This station is unlikely to enter the top of our hitch-hiking spots, but there was everything we needed: a shop, a toilet, cold tap water, a shower and a place where we should meet someone. The romance of the hitch-hiking is that sort of bullshit that I advise you never to believe in. Well somehow romantically had passed the first half an hour. Okay, you’re buying yourself a hot dog for three euros and romance continues for another seven or ten minutes. Then you just start being obsessed with the thought about the next car. It’s like “Man vs. Wild”, but in this case it’s Roads. Or at least to cover a few hundred kilometres and sleep, while your friend in the front seat will be telling the same stories.

– Guten morgen!

I don’t know how we managed to shut down at the same time, but the desire to sleep worked out better than all the instincts of self-preservation. The German cops came to us around two in the night. Still, I don’t understand whether it was just an accident, or it was store’s manager, who was looking at us through the window, from time to time, and maybe, he had found some kind of danger in us.

– Your IDs, please.

– But it’s legal to hitch-hike at the gas station, isn’t it?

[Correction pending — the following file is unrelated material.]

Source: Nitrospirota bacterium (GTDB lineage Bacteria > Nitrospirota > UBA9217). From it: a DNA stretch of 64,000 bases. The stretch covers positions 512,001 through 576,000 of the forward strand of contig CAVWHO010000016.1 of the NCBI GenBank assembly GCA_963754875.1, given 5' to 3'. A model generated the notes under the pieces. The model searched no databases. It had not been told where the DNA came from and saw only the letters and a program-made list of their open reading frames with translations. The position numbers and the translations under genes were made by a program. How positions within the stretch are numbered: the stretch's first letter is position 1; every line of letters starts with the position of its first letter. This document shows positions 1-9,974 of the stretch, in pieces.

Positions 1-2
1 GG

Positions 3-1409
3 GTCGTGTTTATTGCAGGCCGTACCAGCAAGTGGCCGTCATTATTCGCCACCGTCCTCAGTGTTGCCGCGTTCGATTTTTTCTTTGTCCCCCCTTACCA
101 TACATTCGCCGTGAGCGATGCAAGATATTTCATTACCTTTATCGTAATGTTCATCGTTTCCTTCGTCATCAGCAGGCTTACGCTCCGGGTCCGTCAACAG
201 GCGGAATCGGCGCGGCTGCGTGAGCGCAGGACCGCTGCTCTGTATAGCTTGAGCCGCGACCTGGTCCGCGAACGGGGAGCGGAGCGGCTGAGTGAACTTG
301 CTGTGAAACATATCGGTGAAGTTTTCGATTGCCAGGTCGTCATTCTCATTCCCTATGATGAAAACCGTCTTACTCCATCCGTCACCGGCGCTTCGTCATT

– Yes, you can. Where’re you going?

– Amsterdam.

– Any weed on your person?

Even if you’re guided by a minimal logic and even more minimal knowledge of the pot prices, it’s not difficult to understand the dumbness of bringing weed from Hamburg to Amsterdam. One more time. Hamburg, where it’s not legalized. Amsterdam, where it’s everywhere.

– No, nothing that’s forbidden.

– Open your backpacks; I will check your belongings.

I’ve never been able to pack things up normally, that’s why, from time to time, everything has been lost. And the fact that the cop somehow miraculously had found my toothbrush in the backpack even impressed me. He and his companion were impressed by the amount of the cookies “Maria”, which, I’ll make you a spoiler, was enough even to have a tea with, upon returning to Odesa.

– All right, here are your documents. Don’t bring hash to Hamburg.

– Deal. Maybe you can give us a ride?

– Not today, boys. Good night.

The cops left, and we thought that if we had taken the gift of Sam it somehow could change our route even more. “Don’t take any extra stuff with you, it will make your backpacks lighter,” Roma told us. So, we hadn’t taken.

Around three hours after the midnight, we began to doubt whether we will be able to reach Amsterdam this night. The Amsterdam cardboard was replaced by Bremen, which was much closer, but promised us at least some movement. Anton was sleeping again. I was sitting with “Bremen”, not expecting for anything, just holding it next to my shoulder and sitting on the pavement.